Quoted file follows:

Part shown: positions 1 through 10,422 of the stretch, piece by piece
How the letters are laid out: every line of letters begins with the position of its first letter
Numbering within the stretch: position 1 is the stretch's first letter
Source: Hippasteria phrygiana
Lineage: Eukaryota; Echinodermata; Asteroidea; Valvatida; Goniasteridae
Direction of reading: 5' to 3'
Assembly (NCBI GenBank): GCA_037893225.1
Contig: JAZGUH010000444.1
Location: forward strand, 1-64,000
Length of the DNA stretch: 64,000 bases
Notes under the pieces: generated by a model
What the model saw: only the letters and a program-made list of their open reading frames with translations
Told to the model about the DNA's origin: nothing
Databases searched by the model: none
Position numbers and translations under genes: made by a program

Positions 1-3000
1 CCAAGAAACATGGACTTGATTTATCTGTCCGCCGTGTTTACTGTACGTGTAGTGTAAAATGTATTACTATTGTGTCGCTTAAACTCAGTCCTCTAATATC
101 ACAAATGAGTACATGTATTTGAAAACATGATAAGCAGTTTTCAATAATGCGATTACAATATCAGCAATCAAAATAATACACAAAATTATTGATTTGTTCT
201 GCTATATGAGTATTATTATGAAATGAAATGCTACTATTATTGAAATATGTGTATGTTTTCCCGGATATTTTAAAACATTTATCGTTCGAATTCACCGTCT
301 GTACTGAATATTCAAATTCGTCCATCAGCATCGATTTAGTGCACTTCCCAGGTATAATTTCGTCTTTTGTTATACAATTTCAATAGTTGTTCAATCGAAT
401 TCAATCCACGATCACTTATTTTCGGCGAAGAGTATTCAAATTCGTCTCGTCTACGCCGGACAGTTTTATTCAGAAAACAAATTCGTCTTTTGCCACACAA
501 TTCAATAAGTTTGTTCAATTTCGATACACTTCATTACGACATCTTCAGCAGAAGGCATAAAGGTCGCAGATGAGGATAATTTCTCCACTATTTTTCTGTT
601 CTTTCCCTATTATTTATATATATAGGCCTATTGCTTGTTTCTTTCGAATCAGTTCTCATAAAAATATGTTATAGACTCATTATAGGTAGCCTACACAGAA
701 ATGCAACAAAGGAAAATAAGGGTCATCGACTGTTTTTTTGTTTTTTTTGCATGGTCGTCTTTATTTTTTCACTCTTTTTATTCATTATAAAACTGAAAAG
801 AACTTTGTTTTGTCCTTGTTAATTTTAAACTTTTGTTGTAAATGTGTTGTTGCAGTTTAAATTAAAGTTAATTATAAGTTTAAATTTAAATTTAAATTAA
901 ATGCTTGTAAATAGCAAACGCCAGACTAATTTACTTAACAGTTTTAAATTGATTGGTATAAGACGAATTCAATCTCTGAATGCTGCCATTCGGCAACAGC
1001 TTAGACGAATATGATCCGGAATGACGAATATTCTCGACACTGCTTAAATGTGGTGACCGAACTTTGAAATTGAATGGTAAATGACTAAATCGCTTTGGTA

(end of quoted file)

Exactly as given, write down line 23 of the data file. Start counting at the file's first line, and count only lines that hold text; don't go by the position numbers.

601 CTTTCCCTATTATTTATATATATAGGCCTATTGCTTGTTTCTTTCGAATCAGTTCTCATAAAAATATGTTATAGACTCATTATAGGTAGCCTACACAGAA